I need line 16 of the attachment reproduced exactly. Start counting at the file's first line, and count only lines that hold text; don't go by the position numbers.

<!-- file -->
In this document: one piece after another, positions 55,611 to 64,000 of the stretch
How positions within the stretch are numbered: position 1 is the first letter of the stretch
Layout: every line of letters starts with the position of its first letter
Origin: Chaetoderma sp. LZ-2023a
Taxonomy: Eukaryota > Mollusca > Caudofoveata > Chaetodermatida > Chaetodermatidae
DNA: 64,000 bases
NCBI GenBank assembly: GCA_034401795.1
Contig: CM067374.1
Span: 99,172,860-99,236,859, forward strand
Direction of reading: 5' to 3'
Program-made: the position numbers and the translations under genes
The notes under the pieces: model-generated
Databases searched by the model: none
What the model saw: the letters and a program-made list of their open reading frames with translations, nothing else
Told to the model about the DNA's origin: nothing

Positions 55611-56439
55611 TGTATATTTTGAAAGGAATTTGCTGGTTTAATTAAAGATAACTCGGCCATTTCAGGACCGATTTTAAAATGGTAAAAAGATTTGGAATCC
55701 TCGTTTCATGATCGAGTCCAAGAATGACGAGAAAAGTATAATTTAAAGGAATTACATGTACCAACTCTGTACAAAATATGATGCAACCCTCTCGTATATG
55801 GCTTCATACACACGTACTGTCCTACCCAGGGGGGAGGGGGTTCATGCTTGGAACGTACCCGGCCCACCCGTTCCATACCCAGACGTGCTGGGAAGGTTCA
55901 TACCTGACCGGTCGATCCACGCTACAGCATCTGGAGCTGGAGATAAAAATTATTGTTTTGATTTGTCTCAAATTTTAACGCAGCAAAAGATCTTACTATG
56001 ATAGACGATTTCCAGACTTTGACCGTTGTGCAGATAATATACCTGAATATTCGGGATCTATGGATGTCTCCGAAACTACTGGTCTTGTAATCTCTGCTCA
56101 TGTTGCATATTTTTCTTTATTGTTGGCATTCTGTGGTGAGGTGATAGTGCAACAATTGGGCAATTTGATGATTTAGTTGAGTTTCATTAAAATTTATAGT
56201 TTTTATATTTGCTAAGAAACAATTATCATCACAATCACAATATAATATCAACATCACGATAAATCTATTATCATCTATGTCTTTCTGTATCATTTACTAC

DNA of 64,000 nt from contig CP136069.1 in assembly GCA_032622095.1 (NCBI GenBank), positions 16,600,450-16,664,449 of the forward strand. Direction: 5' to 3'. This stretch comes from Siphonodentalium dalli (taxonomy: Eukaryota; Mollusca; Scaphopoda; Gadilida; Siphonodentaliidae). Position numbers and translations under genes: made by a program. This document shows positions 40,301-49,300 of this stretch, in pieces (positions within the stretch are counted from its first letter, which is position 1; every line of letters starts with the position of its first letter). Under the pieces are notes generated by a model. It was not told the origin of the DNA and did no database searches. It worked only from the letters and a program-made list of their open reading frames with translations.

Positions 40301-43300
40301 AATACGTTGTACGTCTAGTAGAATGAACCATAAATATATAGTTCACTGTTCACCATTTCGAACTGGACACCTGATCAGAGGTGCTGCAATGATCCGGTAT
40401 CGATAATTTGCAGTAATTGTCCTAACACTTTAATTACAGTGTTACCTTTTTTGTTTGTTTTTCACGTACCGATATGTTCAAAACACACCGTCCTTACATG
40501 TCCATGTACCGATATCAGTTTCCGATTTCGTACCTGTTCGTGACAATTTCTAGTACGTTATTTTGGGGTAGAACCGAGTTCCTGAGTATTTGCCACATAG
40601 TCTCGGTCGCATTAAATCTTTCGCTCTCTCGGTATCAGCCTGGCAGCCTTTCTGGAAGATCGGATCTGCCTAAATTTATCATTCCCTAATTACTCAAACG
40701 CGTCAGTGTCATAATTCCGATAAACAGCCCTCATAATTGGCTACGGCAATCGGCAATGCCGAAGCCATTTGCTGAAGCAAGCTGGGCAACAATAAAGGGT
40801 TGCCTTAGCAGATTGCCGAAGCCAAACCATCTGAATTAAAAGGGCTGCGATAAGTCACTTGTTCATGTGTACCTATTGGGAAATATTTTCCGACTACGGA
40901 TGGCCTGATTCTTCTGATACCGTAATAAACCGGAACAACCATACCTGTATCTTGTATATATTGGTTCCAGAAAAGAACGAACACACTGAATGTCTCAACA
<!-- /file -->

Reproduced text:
Positions 55611-56439